I’m pretty confident everyone with a child over 14 months knows, at least deep down, that their kid can be a bit of a shit sometimes. Don’t get me wrong Luisa is funny, she’s loving and smart and I wouldn’t trade her. But she can be a right brat when the notion takes her.

I know that she’s a small human who’s brain is expanding rapidly making thousands of new connections a day. I appreciate that the world is big and scary and changeable. I understand that she’s testing boundaries, looking for security and developing her own personality. But. She is killing me slowly.

I’ve never had any time for anyone who dares to utter the famous ‘rod/back’ analogy. So if you’re tempted to peddle that you’d best leave now.



So, back to the title, am I an attachment parent or a martyr? I’m not really sure and honestly not a massive fan of sorting people into neat little boxes based on their life choices. I get that people like to associate with those who share a viewpoint but I feel like these labels often divide and can be too rigid to accommodate our vibrant personalities. With that said I do identify with a lot of the attachment parenting philosophy.


Attachment Parenting is an approach to childrearing that promotes a secure attachment bond between parents and their children. A person with a secure attachment is generally able to respond to stress in healthy ways and establish more meaningful and close relationships more often.


Sounds great right? But what does it mean in practical terms? Babycentre have some ideas about how to practice AP in the early days;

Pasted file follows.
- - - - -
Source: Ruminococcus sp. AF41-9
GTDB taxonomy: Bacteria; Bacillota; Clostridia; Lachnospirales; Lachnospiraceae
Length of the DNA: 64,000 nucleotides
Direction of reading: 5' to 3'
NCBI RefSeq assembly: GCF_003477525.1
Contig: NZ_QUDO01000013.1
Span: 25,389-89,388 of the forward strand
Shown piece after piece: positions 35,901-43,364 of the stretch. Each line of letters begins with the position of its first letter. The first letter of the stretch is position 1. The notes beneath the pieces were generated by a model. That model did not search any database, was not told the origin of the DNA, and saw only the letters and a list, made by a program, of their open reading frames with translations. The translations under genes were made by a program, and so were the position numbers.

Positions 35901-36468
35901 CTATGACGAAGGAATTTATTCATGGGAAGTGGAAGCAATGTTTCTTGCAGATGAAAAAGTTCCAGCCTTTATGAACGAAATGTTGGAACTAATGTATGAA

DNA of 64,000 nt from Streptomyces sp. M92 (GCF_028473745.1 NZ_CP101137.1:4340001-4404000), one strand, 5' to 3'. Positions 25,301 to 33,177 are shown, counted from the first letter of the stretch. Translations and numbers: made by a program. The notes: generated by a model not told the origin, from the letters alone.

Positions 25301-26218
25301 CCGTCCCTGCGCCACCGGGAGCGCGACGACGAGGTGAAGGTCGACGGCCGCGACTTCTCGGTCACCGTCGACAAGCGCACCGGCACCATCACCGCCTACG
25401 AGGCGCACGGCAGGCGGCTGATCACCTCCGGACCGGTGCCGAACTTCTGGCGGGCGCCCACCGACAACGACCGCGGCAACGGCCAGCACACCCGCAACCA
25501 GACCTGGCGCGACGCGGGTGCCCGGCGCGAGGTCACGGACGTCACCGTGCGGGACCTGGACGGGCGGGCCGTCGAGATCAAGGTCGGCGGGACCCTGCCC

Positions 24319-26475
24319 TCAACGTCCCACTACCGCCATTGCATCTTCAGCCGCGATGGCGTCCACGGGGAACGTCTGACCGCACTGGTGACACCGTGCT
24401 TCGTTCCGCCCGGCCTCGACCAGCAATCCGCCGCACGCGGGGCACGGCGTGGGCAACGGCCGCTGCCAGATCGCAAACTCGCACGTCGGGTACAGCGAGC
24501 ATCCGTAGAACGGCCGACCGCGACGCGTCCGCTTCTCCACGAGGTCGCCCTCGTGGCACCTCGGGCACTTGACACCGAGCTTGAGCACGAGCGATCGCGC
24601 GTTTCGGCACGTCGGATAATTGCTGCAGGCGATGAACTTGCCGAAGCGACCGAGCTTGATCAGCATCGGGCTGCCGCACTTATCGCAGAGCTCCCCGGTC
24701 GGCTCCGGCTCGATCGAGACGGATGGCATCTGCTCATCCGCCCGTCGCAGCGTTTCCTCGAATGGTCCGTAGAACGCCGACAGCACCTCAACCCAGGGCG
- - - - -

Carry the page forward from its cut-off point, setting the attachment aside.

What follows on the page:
• Breastfeed your baby on demand. As well as nourishing her, you’ll be comforting her with your familiar smell and the warmth of your skin.
  • If you’re bottle-feeding, hold her close, look into her eyes, and watch for cues that she’s had enough milk.
  • You could try babywearing, by keeping your baby next to your body in a sling.
  • Sleep in the same room as your baby, for at least the first six months, so you can respond to her quickly at night.
  • Chat with and sing to your baby when she’s alert and content, following her cues so that she feels heard and listened to.
  • Treat your baby’s cries, and as she grows, her tantrums, as her way of communicating. She is asking for your help when she cries, and your guidance and reassurance when she has a tantrum.


Again, all sounds fab, simple, intuitive – right? But what does it look like for us now? Now that we have a toddler who still wants to sleep in our bed and breastfeeds round the clock it doesn’t feel as wholesome and sweet.



Don’t get me wrong I know that natural term weaning is around 4 and bed-sharing into early childhood is actually really common. BUT i’m exhausted, i’m spent, i’m done. I want my life back, I thought this was meant to make my child secure and independent. I’m still waiting for all the benefits to manifest and i’m starting to worry if I am (dare I say it?) cutting off my nose to spite my face.

So where do I go from here? Do I start introducing naughty corners, reward charts, send her to nursery and don’t look back, go out of the house to work knowing she’ll be crying for me, close the stair gate on her bedroom door at night? None of that appeals to me at all. But we can’t stay like this. No personal space, little time apart, exhausted working late into the night. I’m starting to wonder is all this attachment even doing her any good?

Who knows? Answers on a postcard please.